PAULINE Louise Lopez tried to hide her tears as she made her way out of the competition area of the Asian Qualification Tournament in taekwondo as the packed Marriott Grand Ballroom crowd cheered her on after falling short of a berth in the Rio De Janeiro Olympics.
At the end of her 5-2 semifinal loss in the women’s -57kg division to Phaanap Harnsujin of Thailand on Sunday, however, Lopez said she is more driven to pursue her dream of making to the Olympics someday.
“I just thanked everyone for the undying support by the Filipinos. I didn’t make it to the Olympics which is my dream but this kinda ignite another light in me to aim for the next one,” said Lopez, referring to the 2020 Olympics.
On Sunday, Lopez, only 19 years old, came one win away from landing a spot in the Olympics, where her teammate Kirstie Elaine Alora had already earned a ticket a day earlier.
In the first round, Phaanap’s camp asked for a video review when their fighter was able to land a foot to the top of Lopez’s head. The judges decided that it was a legitimate hit to the head that merited three points for the Thai.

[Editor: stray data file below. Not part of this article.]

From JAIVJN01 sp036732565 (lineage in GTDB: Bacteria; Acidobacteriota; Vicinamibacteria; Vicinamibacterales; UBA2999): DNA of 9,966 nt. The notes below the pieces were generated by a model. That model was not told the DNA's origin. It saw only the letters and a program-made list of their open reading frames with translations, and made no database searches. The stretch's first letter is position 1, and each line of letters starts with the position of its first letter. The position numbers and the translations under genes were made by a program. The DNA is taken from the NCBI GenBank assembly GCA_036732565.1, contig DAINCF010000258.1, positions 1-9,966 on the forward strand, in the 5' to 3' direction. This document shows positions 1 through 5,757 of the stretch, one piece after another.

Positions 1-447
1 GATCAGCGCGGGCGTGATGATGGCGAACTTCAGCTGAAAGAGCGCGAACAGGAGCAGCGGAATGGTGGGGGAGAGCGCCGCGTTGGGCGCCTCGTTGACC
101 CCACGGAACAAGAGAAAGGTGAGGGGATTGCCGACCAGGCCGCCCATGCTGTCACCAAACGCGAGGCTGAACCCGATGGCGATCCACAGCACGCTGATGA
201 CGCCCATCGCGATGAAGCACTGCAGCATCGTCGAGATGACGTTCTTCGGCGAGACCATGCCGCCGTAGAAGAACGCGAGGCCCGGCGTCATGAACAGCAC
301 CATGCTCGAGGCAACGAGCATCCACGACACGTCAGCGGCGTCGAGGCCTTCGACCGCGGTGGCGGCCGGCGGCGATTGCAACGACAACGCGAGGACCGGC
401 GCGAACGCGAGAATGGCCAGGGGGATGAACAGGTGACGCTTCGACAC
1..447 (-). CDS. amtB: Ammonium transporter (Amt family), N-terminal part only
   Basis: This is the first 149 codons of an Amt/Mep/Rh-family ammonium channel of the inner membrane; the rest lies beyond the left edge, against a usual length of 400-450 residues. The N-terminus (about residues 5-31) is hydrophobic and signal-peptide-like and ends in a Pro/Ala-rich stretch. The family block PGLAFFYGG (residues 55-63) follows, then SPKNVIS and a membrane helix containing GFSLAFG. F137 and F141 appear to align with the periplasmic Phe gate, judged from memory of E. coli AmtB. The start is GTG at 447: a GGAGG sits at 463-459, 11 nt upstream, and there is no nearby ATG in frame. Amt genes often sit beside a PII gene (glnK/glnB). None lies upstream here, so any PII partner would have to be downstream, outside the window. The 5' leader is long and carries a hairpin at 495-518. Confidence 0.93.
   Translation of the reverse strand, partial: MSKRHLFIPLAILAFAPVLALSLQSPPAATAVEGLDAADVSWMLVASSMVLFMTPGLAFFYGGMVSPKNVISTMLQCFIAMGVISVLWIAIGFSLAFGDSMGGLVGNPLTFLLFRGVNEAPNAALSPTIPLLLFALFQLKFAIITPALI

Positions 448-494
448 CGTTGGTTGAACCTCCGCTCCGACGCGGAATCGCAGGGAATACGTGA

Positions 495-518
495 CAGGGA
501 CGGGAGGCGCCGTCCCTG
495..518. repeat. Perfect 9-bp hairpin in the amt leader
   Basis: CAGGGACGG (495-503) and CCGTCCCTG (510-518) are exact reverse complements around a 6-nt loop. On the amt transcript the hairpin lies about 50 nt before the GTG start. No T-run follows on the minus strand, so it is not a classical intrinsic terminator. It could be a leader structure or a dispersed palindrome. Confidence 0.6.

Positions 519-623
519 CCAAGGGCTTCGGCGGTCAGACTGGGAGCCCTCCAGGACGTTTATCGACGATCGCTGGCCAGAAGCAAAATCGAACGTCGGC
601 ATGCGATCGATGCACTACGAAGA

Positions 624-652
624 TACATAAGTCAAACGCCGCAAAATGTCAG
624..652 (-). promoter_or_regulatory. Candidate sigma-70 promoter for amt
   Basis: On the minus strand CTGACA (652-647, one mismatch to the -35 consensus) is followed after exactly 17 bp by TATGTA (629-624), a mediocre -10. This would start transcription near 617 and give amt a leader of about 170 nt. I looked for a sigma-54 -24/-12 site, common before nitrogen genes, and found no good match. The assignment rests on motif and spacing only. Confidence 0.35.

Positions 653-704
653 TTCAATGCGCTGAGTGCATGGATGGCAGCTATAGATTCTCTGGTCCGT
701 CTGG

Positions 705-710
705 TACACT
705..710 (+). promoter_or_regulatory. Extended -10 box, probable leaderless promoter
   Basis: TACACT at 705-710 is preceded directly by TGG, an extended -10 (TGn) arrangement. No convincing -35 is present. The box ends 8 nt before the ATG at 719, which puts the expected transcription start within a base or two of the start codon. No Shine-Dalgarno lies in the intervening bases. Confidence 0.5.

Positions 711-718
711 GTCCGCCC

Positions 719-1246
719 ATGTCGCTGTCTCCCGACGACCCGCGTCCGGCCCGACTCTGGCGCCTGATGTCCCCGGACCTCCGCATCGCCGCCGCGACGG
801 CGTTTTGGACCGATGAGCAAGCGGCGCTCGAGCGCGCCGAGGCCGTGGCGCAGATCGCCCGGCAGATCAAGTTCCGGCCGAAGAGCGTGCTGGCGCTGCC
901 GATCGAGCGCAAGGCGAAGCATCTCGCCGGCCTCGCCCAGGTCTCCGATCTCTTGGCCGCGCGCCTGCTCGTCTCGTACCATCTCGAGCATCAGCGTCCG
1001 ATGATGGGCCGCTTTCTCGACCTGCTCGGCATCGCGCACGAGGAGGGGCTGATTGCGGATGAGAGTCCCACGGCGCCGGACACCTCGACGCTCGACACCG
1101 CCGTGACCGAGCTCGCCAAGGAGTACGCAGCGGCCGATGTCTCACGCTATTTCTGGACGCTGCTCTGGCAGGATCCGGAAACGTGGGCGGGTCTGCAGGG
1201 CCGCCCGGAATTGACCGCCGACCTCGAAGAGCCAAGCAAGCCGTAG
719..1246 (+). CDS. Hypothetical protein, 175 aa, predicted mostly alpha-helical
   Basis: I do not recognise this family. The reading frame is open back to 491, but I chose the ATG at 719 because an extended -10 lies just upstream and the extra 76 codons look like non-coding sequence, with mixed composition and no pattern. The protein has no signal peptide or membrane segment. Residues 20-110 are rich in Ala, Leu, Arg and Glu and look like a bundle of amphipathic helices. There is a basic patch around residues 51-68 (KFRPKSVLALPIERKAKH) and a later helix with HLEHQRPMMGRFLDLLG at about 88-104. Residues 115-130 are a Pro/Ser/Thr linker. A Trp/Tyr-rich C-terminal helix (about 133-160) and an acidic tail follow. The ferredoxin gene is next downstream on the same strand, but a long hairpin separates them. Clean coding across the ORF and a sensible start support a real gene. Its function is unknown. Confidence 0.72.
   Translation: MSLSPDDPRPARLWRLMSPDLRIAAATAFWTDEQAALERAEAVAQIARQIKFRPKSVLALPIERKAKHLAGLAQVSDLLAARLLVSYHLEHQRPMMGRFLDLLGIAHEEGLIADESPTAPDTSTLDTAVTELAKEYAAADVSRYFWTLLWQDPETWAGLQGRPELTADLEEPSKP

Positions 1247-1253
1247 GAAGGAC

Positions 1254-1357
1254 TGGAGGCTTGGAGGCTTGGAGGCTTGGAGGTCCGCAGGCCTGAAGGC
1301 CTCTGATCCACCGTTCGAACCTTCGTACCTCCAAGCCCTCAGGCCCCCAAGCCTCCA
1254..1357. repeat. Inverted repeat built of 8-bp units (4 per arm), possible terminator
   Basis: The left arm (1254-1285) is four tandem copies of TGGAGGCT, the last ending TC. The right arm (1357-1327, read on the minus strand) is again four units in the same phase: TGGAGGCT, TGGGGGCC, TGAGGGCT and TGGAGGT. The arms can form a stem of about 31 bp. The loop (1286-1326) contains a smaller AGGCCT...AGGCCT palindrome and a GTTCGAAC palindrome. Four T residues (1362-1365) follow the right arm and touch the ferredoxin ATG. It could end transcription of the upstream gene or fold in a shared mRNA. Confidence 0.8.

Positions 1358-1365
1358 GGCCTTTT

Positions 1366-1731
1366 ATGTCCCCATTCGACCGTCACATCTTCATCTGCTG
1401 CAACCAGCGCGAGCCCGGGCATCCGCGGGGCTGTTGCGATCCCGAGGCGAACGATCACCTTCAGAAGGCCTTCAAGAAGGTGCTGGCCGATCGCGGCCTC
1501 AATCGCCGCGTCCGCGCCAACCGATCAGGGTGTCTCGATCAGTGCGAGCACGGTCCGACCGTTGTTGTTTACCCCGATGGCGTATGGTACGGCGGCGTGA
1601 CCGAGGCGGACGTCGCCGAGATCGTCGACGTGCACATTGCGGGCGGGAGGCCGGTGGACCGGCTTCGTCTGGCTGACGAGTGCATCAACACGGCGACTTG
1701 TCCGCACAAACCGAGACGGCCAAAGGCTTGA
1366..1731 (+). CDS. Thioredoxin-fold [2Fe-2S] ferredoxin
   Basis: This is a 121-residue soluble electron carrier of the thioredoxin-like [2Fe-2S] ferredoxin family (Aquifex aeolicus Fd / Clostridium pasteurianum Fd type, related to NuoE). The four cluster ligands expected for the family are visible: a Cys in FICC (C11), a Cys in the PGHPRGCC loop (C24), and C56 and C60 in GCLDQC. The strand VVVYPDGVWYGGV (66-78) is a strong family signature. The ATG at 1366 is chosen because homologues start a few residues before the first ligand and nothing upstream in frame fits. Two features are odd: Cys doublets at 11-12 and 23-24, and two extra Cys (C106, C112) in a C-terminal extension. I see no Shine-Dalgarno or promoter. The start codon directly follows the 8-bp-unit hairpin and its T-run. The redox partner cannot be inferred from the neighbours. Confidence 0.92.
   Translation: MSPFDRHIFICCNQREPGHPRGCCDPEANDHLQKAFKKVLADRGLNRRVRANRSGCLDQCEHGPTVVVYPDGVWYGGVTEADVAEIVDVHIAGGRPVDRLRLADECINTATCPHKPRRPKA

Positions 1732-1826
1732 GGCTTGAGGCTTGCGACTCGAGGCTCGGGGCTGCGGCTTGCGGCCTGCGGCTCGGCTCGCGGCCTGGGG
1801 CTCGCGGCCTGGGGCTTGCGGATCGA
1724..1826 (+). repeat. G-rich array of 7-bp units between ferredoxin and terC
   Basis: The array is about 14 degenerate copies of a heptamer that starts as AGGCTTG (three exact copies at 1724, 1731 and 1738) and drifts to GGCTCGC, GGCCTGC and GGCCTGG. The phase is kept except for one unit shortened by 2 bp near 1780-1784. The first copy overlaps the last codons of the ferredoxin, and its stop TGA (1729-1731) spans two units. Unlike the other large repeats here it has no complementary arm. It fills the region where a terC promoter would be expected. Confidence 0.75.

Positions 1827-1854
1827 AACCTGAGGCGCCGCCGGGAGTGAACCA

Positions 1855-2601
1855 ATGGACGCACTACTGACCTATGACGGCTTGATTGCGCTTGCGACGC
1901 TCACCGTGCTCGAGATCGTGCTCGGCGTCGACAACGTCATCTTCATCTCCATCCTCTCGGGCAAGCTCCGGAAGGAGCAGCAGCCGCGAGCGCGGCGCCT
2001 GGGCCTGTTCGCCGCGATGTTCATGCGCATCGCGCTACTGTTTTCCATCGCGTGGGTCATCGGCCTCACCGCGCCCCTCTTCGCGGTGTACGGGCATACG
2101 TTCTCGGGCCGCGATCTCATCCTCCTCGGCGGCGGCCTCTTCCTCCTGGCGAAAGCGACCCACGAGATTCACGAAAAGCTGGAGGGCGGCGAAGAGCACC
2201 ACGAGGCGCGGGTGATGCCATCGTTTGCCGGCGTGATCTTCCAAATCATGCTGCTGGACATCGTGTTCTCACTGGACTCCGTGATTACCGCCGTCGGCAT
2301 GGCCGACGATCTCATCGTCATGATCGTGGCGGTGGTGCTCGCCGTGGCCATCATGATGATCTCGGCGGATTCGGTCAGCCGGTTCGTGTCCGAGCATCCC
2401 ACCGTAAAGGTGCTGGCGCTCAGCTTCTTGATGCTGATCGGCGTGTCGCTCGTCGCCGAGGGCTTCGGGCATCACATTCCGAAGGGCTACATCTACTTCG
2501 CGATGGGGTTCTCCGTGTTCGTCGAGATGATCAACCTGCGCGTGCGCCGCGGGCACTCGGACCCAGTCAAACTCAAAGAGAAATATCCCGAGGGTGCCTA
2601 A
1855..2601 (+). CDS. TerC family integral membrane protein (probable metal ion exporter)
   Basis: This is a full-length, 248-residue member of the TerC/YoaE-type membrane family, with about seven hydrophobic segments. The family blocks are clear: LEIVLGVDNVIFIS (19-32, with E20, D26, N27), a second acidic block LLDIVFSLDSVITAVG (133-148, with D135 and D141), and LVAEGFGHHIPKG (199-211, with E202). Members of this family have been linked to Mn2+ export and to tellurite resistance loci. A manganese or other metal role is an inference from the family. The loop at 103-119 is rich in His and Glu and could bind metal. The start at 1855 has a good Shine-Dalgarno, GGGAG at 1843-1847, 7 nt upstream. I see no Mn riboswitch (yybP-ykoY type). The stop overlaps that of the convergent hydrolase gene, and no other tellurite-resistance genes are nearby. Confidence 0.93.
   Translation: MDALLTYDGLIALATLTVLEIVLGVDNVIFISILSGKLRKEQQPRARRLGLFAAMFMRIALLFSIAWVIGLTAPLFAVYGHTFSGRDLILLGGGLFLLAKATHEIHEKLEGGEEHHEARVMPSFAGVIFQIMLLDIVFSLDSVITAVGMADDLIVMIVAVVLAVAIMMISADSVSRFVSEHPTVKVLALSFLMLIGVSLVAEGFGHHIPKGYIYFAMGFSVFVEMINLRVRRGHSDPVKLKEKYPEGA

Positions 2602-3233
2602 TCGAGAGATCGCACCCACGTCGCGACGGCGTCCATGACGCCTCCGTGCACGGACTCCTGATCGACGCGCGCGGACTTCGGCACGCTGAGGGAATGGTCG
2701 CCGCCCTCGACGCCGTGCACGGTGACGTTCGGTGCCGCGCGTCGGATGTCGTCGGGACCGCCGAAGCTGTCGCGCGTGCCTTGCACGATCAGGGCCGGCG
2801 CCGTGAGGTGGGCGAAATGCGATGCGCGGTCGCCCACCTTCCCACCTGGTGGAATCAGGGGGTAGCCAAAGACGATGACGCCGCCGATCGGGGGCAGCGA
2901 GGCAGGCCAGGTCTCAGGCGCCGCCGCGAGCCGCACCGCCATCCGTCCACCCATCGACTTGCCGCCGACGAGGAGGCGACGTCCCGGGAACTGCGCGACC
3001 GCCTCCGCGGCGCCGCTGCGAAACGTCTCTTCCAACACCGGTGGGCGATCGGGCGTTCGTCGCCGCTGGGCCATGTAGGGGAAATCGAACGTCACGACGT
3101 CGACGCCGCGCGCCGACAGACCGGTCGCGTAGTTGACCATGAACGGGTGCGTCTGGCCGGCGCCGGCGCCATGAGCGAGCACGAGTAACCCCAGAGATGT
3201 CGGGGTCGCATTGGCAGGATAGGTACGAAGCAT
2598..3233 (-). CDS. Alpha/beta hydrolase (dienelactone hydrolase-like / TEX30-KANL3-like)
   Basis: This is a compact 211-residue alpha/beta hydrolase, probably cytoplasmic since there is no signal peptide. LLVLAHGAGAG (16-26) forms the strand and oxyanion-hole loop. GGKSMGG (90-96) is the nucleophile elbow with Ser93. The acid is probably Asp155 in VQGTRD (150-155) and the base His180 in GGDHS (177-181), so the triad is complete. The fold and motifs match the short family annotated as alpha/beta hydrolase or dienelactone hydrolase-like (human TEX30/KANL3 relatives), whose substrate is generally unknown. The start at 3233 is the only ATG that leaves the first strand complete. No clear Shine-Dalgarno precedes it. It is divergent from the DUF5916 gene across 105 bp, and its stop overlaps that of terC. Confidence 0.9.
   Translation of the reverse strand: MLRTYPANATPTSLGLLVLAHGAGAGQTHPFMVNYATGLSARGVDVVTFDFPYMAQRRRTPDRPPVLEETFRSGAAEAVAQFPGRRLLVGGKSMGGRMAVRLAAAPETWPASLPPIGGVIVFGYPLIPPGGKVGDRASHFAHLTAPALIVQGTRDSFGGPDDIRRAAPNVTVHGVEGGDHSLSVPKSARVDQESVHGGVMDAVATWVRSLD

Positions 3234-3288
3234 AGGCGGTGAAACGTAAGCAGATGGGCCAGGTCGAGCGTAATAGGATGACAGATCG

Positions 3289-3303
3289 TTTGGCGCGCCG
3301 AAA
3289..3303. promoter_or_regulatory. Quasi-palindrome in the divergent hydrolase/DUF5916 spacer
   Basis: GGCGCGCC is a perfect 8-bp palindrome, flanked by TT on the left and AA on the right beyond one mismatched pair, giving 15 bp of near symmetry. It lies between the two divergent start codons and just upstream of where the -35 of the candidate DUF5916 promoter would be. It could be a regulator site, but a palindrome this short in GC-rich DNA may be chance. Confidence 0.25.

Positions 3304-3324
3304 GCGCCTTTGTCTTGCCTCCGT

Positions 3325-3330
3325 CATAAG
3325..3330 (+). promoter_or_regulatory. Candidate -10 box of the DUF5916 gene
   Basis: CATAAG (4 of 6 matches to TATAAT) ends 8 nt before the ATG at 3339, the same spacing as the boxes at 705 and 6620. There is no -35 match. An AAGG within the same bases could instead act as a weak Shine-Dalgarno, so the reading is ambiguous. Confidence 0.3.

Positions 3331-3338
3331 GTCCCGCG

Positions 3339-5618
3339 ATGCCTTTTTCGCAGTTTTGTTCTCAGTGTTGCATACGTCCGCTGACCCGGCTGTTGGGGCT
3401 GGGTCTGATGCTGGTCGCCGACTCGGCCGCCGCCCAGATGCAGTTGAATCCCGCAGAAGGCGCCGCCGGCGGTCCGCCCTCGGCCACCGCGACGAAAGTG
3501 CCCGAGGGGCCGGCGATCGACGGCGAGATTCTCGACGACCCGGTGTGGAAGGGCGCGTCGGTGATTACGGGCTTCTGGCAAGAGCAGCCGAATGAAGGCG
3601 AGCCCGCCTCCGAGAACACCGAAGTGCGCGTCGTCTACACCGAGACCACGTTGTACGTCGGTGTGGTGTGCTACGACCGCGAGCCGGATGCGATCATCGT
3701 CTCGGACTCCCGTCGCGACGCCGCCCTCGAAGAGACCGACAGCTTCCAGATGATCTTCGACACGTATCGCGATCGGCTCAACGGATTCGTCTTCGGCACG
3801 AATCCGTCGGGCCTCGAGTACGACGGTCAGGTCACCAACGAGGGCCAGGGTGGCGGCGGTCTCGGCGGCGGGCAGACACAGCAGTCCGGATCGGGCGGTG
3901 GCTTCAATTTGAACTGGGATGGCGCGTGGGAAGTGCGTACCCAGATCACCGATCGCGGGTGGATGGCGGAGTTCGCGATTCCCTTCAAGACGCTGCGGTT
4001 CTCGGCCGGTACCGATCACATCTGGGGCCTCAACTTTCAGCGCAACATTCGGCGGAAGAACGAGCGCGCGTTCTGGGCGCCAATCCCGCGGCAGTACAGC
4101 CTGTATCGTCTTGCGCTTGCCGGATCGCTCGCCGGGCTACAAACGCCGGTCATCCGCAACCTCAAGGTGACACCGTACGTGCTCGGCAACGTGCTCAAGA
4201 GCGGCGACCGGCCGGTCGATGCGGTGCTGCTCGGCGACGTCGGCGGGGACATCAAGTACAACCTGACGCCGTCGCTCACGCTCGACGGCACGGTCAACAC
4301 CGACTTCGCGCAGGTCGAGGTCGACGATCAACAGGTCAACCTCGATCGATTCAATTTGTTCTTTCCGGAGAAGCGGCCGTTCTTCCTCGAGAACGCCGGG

Lopez thought otherwise.
“I don’t think it was a valid call. However, it was the referee’s decision. The rules say that if it hits the head, since it’s electronic, they score three points. If it hits it here (top of the head), then it’s the judges’ decision and you can use the replay.”
The review proved to be critical as Lopez was forced to play catch up in the later rounds to no avail. Phaanap later scored on a punch in the third round for a 4-0 lead, and despite two points by Lopez on two penalties by her Thai opponent, the lead proved too much to overcome.
“She was definitely a challenge but I think the term I guess in Tagalog is ‘naunahan niya ako’ and that’s what happened,” said the Los Angeles-based Lopez.
Her Olympic dream in tatters, Lopez was naturally disappointed with the result.
“I just feel like this is a once in a lifetime chance,” said Lopez, putting on a brae face when interviewed by reporters. “Just coming here and being here is definitely an honor to represent my country, my family back home in the States, the Filipinos all over the world.
"But at the same time, I don’t want to say I let them (the Filipinos) down. There’s kind of an upset (feeling) in me but like I said, I just have to keep moving forward.”
Lopez said it will be tough for her to relay the news of her defeat to her parents.
“It will be rough breaking the news to them. I’m sure they know but when it comes to me, it’s something else,” said Lopez. “Like I said, it ignited another light in me to pursue the next Olympics."